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Storms gather in Edinburgh - Health Policy Today 7th July 2008

7 July 2008 - Tom Smith on today’s health policy debate.

It's that time of year when the BMA’s representatives come together for their annual conference.  In his first speech as chairman, Dr Hamish Meldrum was keen to show the delegates where he stood in relation to the private sector and market forces in healthcare.

“Where's the balance sheet that shows that the argued-for and promised increase in efficiencies and decrease in costs outweigh the transaction costs and bureaucracy of the market? Show me the evidence that for most of what we do - emergency care, long-term conditions and primary care - the market improves rather than detracts.

"Instead, we get competition, not collaboration; fragmentation, not continuity; inefficiency, not efficiency. Not good for doctors, not good for patients, not good for the NHS”.

The BMA also issued a poll it commissioned, showing the public are worried about the future financing of the NHS. 93 percent of people want the NHS to continue to be funded by tax and 51 per cent disapprove of the policy of involving private companies in the NHS.  It shows enormous support for a universal system, free at the point of use, but it also suggests a very large number are comfortable with private sector involvement.

This year the conference is being held in Edinburgh and the Scottish setting has already had an impact on the tone of the conference.  Dr Meldrum called on the Department of Health to look closely at the Scottish model.

As the week goes on, the debate will make the headlines.  The FT’s Nicholas Timmins is here, writing about doctors’ views on the co-payment issue.  Interestingly, there seem to be a range of views.  Hamish Meldrum sounds as though he is against their introduction. He told the Sunday Telegraph he was opposed to patients being allowed to "top-up" their health service care by buying life-extending drugs that the NHS will not fund. "My gut instinct is that this goes against the sort of NHS I believe in, which is free at the point of use, fair and equitable to all”.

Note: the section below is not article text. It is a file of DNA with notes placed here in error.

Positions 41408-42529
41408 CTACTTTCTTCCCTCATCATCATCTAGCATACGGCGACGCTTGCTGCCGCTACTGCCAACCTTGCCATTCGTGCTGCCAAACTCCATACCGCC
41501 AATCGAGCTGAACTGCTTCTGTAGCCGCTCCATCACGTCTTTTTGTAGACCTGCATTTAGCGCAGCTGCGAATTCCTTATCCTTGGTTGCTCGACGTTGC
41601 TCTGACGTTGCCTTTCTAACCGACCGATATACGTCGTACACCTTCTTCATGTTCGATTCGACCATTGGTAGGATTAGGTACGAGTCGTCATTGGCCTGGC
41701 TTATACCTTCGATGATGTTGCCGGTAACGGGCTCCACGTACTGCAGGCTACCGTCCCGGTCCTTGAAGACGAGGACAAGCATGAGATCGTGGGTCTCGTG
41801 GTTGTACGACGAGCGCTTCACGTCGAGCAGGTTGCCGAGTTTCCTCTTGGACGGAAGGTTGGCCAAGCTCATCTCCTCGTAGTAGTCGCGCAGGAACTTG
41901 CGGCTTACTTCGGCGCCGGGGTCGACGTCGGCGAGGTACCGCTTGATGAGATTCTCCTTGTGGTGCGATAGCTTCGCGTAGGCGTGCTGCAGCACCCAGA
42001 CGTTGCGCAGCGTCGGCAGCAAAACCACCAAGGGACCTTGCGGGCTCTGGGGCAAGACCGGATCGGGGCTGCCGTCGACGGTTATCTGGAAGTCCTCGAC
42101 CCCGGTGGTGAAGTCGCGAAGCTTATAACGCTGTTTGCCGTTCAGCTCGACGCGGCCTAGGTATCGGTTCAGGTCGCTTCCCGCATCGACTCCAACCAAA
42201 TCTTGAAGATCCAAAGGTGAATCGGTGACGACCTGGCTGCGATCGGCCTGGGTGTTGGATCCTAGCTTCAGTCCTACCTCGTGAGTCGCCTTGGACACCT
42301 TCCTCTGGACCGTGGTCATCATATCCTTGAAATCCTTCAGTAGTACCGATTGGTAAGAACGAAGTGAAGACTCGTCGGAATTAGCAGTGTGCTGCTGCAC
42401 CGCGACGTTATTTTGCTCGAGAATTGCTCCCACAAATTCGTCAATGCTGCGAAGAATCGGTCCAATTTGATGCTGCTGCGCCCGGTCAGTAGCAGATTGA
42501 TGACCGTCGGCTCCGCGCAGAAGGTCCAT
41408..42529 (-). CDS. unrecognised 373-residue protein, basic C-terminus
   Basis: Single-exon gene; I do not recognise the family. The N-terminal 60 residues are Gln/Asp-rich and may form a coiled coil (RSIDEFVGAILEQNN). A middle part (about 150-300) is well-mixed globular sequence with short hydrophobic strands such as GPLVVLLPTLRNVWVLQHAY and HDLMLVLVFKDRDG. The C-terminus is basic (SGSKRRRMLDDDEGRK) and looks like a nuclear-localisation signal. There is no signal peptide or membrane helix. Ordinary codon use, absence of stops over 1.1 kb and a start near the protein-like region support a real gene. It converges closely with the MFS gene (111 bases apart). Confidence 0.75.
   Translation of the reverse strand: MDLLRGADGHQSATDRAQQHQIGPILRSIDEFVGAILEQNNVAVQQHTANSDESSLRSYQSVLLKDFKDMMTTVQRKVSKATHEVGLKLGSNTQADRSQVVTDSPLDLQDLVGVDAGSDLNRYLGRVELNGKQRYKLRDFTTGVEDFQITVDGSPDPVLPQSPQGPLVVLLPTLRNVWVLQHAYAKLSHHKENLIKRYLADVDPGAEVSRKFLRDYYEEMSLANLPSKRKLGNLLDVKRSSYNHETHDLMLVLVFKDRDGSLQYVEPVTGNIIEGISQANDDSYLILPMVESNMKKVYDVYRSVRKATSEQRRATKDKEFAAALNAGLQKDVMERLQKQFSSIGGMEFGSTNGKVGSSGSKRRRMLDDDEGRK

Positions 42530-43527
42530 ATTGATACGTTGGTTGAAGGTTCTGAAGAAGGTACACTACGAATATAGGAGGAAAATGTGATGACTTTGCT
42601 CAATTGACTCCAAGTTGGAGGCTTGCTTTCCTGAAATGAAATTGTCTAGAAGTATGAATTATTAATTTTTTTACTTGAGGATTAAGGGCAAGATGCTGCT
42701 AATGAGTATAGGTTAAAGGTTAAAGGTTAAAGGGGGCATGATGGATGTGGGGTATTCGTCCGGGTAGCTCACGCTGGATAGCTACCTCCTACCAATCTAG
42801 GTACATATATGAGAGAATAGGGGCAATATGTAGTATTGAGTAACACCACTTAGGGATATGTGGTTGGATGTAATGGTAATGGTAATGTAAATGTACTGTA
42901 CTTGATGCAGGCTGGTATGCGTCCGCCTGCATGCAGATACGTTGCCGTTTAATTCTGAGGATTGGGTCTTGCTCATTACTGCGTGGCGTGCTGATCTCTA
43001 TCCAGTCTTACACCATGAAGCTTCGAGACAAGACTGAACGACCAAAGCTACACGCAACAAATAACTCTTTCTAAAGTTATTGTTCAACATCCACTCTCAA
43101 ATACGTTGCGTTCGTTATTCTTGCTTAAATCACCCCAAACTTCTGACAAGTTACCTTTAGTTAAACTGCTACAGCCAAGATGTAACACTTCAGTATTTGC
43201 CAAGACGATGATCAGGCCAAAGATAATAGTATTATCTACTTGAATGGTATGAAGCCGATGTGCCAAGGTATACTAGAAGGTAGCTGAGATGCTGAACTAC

The Telegraph says, Dr Meldrum stressed that his views were personal, and not necessarily shared by his members, who will vote on the issue at their annual conference.  They will debate the issue on Wednesday, and I will be there to report it.

Writing in today’s Telegraph, columnist Janet Daley suggests that the Tories are blocking reform in health policy while Labour are pursuing it.  Rather than just seeking to please the BMA, Conservative policy should be radical, she says: the co-payments issue is one where the Conservatives could make their mark by supporting change.  

Expect co-payments to be discussed heavily this week.